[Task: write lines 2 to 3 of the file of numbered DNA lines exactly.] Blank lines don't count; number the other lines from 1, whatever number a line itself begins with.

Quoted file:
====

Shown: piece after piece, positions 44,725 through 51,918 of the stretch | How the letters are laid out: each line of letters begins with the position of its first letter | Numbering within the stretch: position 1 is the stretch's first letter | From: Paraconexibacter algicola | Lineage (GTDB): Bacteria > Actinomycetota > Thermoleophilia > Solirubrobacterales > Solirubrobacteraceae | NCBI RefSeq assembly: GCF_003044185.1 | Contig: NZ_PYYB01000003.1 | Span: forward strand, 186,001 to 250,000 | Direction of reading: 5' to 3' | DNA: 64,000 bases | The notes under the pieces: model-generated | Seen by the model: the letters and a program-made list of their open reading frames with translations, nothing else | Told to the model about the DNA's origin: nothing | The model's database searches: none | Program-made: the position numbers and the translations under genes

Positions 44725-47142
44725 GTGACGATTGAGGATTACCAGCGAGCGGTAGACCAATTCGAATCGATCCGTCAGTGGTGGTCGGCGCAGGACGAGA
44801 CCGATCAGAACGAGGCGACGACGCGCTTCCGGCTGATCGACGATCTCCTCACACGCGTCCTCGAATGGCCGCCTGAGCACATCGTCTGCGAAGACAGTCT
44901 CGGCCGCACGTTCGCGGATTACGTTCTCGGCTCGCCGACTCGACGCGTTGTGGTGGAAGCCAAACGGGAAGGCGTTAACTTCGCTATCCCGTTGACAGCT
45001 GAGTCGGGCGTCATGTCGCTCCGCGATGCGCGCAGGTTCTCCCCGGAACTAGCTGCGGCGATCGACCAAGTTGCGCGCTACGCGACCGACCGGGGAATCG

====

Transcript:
Positions 44725-47142
44725 GTGACGATTGAGGATTACCAGCGAGCGGTAGACCAATTCGAATCGATCCGTCAGTGGTGGTCGGCGCAGGACGAGA